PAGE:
It's late afternoon in Los Altos Hills interior designer Pat Larin's office. The phones are ringing, the computers are humming, and Larin discusses a client's custom-made table with a furniture craftsman. She's been on the run since early morning, first making breakfast for her granddaughter and taking her to grade school, then crossing the wooden breezeway that connects her home to her office.
Larin has been handling days like this since she was 24 - when she had two toddlers and started a custom tailoring business "to keep busy." She's one of those people who thrives on hard work and instinctively juggles multiple tasks with finesse.
"My work ethic is very strong and I never want to do anything half way," Larin said. "It's really important to me to do the best job that can be done." A Cornell University Home Economics graduate, she majored in Textiles and Clothing in college, but designed and sewed her own clothes from the age of 12.
"My grandmother had the instinct for design and now, at age 7, my granddaughter Samantha wants to sew - these things seem to skip a generation," Larin said proudly. "Samantha is the light of my life."
You might think that an award-winning interior designer like Larin, who has decorated some of the most sumptuous Designer Showcase living rooms on the Peninsula, would surround herself with luxury at home. But instead, her own house illustrates her belief in functional design which meets the needs of the individual homeowner.
"And good design does not cost any more than bad design, but it makes a world of difference," Larin said.
She chose the terra cotta tile floors in her kitchen and hallways because they "are wonderful with dogs and children" and she loves her bedroom-size, cabinet-lined clothes closet because it "helps keep me organized and on time." Larin's house serves its residents, rather than the other way around.
Her husband, David Larin, a Silicon Valley software consultant, had only one request when they remodeled their house ten years ago:
"He asked me to put bookshelves in every room," Larin recalled. In the master bedroom, space was tight and she was aiming for a pared-down, peaceful atmosphere. So where could she put useful bookshelves without creating more clutter? With characteristic inventiveness, she designed a super-wide, shelf-like window sill and installed broad white plantation shutters. Then she scooped out the wall to the studs and built generous bookshelves as deep as the outer wall of the house.
Client Gladys Dyal of Los Altos Hills describes a similar Pat Larin success. "Pat eliminated just one cabinet in our kitchen and one cabinet in our living room, but made a huge difference in our views - she instantly saw something we should have figured out years ago."
The Larins bought their home on a one-acre site in 1977. "We said we wanted a tennis court with a house attached," Larin laughed. "This was a basic ranch house, built in 1954, that needed work. We did a lot of remodeling when we moved in."
A grand piano-shaped living room looks out over a viewing deck and tennis court, with upholstery and rugs in soft corals and teal blue.
"People say this reminds them of a tree house," Larin said modestly, as if the entire effect had simply happened by accident.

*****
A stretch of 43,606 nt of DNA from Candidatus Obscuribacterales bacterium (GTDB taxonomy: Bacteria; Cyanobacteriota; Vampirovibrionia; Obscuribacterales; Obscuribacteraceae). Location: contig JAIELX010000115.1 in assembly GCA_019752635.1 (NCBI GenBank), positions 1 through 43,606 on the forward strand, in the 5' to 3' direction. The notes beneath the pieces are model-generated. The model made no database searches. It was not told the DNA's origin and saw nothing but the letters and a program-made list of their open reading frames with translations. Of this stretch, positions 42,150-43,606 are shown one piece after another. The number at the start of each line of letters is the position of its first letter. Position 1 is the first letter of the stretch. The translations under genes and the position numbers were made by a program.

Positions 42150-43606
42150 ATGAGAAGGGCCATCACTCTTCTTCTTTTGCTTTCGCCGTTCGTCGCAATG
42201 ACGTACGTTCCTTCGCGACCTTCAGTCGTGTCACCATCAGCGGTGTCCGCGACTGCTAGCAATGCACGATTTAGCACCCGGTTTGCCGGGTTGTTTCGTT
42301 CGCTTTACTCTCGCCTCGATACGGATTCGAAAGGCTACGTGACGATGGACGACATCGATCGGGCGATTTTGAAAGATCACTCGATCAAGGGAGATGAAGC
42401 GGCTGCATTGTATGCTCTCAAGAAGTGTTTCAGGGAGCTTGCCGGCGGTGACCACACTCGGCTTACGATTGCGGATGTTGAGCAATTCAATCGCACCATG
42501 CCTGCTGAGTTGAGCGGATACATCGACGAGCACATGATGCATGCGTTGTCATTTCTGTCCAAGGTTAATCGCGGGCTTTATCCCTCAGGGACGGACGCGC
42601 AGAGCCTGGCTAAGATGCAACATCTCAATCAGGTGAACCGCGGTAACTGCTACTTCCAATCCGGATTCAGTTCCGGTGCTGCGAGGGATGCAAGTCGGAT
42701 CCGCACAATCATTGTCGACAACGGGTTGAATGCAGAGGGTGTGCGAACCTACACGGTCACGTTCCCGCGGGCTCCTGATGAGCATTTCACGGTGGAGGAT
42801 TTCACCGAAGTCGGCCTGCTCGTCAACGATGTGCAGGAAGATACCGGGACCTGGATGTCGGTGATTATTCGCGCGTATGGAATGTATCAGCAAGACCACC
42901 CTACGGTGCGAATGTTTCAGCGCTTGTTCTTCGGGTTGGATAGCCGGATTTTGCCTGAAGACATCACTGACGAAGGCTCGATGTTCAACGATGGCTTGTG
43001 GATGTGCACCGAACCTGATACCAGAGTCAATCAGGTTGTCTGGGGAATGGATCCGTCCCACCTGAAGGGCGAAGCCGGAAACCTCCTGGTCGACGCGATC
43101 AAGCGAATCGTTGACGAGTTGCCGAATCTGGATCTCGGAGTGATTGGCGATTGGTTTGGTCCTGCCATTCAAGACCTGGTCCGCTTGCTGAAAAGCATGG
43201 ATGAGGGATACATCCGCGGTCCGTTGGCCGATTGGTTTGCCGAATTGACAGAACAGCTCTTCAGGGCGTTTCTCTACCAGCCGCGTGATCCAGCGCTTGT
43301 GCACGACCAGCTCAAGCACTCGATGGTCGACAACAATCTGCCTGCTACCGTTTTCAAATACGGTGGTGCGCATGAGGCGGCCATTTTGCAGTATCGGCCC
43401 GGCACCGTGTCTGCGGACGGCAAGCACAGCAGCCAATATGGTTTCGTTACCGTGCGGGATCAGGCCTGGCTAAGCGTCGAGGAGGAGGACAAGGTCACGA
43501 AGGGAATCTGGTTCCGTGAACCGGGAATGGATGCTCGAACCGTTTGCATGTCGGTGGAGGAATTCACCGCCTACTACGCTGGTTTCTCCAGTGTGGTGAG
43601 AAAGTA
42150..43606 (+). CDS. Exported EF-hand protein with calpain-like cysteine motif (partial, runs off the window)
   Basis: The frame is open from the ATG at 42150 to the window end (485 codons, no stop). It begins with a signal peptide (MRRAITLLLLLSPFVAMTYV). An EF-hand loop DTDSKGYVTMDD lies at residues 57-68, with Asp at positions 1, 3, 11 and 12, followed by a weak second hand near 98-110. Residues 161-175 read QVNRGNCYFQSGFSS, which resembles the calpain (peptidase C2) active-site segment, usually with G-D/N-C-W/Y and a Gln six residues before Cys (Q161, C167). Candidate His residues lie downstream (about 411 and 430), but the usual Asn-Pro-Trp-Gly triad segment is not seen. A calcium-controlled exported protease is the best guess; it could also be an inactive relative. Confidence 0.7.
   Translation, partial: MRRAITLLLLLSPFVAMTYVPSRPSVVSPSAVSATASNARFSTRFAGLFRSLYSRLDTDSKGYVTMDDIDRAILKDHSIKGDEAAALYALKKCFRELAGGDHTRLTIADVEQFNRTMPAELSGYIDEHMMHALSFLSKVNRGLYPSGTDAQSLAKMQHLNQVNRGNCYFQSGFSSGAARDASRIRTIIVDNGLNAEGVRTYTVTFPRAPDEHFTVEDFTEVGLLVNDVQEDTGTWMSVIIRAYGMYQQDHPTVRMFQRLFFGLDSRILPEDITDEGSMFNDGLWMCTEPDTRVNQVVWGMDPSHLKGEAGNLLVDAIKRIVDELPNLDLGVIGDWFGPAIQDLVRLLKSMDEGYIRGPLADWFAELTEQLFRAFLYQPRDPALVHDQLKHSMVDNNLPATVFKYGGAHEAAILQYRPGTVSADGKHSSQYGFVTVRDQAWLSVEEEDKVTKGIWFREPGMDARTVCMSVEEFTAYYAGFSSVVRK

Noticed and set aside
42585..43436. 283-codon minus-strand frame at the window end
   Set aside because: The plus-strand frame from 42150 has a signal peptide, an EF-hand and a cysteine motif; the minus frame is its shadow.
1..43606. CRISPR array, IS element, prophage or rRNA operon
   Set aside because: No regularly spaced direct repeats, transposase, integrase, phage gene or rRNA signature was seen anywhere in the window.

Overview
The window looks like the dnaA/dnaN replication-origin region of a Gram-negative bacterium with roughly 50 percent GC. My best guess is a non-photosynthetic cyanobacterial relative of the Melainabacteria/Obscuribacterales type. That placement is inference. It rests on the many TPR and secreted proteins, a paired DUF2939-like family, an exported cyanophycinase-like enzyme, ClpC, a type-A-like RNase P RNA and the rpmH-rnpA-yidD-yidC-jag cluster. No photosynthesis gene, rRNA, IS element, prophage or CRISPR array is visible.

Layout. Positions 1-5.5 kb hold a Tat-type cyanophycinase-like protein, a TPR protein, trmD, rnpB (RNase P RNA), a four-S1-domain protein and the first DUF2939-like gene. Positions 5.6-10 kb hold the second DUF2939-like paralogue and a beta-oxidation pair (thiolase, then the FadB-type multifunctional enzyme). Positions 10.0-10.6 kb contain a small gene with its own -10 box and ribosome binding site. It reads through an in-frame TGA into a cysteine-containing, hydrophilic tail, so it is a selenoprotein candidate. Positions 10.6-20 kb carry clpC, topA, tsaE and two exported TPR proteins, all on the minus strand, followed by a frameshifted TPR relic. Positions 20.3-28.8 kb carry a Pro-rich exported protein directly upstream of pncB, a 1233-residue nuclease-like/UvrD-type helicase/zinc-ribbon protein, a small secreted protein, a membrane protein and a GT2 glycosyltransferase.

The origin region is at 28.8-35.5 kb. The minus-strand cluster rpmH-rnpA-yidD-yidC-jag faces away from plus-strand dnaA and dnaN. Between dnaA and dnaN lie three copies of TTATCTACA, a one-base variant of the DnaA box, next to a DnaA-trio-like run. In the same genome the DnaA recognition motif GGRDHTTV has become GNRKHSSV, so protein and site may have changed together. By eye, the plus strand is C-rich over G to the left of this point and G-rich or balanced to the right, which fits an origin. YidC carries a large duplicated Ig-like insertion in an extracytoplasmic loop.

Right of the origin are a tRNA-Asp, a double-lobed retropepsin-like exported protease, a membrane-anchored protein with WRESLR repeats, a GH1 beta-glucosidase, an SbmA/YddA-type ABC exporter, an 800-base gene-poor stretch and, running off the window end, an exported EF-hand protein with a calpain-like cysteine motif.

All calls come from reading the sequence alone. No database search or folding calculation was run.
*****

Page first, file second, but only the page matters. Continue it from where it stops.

The couple's initial remodeling project enlarged and modernized the kitchen and added a new dining room and side deck. Ten years later, they enlarged and updated the master bedroom area, turning a nearby bedroom into Pat's personal paradise: her all-white dressing room and closet.
A venerable sewing machine waits by the windows, and a built-in ironing board stands ready for quick touch-ups. Custom cupboards and closets with clear, acrylic doors, built by Closet Dimensions, line the walls.
"I said to myself, now that the kids are grown, I'm going to take over this room!' Larin said.
In the adjoining master bedroom and bath, a quiet palette of pale peach and seafoam green prevails, punctuated by a hand-painted armoire/TV cabinet decorated with floral bouquets.
The master bath feels much larger than it really is, thanks to a skillfully designed skylight which opens widely at the ceiling level.
"Probably the most-used room in our home is the smallest," Larin laughed, entering the study/TV room off the bedroom hallway. It's a cozy miniature of an old-world library, with upholstery in Scottish black and white plaid, rust-red and brass accessories, and a black and white wool zebra-print rug.
"Six people can sit here comfortably, and this is where we often spend the evening," Larin said.
Some nights, though, she can't resist heading back to her office.
"I thought that by building the office away from the house, I could close the door at the end of the day," she said ruefully. "But I'll come back and work on a project until I am satisfied." The same instinct drove her to obtain a California contractor's license in 1986, in addition to her certification by the American Association of Interior Designers. "I found that almost every job needed more than just decorating - I can design a lighting plan, for instance, and then as a contractor I can put it out to bid," Larin explained.
Her commissions are mostly residential, but she also enjoys creating professional offices and hotel designs.
Larin runs her design firm above the three-car garage. A wooden breezeway separates the garage from the main house - just a few steps away from home, but a world apart.
There are work areas for her three-person staff, a private office for herself, a client consultation area with a big conference table, and lots of closets and cupboards for her extensive sample and catalogue collections.